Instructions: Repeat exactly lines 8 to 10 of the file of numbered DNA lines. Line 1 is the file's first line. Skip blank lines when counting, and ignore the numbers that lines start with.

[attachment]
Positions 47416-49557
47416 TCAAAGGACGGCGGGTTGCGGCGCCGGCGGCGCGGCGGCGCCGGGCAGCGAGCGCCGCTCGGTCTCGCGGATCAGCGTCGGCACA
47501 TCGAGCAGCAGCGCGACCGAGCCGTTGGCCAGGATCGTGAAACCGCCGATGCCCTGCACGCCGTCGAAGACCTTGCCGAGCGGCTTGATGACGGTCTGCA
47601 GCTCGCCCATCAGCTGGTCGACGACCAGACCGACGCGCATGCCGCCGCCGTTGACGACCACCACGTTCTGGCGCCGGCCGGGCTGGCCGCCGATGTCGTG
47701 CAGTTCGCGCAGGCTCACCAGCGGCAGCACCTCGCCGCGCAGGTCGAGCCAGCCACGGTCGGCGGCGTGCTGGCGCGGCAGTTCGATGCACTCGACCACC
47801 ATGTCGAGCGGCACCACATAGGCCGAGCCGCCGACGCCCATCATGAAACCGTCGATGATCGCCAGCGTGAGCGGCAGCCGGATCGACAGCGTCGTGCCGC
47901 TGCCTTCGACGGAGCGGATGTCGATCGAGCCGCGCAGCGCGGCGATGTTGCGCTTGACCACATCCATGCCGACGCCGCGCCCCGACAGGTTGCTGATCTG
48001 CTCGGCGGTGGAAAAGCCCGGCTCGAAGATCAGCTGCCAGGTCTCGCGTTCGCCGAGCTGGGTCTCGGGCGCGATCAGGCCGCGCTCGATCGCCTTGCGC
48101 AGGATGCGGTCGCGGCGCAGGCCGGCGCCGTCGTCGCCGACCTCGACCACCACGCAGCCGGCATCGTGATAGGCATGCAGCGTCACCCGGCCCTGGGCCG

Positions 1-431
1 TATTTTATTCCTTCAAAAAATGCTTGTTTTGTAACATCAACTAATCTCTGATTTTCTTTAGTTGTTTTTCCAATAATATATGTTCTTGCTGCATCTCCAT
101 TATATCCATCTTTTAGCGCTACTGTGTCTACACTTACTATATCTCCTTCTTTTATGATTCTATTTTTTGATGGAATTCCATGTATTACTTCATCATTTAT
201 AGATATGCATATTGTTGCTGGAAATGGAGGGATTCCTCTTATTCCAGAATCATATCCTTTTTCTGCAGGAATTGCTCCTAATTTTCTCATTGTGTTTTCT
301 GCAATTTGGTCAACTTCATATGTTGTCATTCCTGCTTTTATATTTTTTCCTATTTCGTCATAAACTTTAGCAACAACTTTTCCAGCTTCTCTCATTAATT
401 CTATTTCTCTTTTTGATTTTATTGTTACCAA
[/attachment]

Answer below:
48001 CTCGGCGGTGGAAAAGCCCGGCTCGAAGATCAGCTGCCAGGTCTCGCGTTCGCCGAGCTGGGTCTCGGGCGCGATCAGGCCGCGCTCGATCGCCTTGCGC
48101 AGGATGCGGTCGCGGCGCAGGCCGGCGCCGTCGTCGCCGACCTCGACCACCACGCAGCCGGCATCGTGATAGGCATGCAGCGTCACCCGGCCCTGGGCCG

Positions 1-431